Voters in Milton just rejected a zoning plan aimed at bringing that town in line with the MBTA Communities Law, which requires communities located near the T to allow multifamily development. The law, which was passed during the Baker Administration, is aimed at bolstering Massachusetts' housing stock and making it at least a bit easier than it currently is to buy a home in the state.

Gov. Maura Healey has expressed disappointment in the outcome and Attorney General Andrea Campbell is vowed to enforce the law, which she notes doesn't include an opt-out provision. But it's not entirely clear how Healey, Campbell and other lawmakers will respond if Milton doesn't adopt a plan that brings them into compliance.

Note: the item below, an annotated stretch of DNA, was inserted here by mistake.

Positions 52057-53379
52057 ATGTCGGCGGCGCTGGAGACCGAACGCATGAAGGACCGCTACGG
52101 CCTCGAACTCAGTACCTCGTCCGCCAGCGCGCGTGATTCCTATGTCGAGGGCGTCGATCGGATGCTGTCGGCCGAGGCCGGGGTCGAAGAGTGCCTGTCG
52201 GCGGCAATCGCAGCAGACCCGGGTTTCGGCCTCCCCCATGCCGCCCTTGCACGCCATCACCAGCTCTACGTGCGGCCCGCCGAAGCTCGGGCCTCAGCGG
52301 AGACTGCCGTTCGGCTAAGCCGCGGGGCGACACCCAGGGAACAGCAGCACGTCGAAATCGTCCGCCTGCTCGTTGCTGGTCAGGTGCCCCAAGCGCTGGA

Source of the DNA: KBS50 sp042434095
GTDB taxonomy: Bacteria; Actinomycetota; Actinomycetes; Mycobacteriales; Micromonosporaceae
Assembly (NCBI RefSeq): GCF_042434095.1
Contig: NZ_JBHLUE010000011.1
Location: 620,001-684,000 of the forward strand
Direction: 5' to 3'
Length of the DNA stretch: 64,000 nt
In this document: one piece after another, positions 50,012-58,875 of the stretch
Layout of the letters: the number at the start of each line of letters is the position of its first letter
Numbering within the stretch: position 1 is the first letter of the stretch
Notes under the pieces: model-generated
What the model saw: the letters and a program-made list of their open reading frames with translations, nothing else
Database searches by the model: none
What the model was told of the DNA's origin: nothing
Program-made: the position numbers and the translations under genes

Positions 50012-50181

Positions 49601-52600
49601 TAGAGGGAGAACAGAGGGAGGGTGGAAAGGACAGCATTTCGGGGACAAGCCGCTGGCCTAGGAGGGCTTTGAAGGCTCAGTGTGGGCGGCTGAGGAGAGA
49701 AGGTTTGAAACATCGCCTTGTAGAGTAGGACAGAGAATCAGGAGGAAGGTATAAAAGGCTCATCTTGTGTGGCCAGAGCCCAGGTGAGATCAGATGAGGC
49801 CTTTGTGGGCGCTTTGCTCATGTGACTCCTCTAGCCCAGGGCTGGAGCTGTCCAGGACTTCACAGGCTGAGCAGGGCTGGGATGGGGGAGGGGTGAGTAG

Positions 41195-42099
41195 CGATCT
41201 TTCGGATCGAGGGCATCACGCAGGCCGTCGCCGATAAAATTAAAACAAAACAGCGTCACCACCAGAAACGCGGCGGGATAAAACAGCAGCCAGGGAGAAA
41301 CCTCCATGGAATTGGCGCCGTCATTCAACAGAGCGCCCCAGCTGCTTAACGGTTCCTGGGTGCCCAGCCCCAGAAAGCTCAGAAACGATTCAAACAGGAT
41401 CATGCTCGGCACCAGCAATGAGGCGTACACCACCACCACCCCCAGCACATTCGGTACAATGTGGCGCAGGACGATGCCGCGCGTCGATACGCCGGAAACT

It's also not clear that the people who drove Milton's "no" vote have any desire to craft such a solution. If Milton says no unequivocally, will other communities follow suit? And what might that mean for ongoing efforts to address the dearth of housing in Massachusetts? Adam Reilly discusses the situation with Boston Globe columnist and Milton resident Shirley Leung and GBH News transportation reporter Bob Seay.

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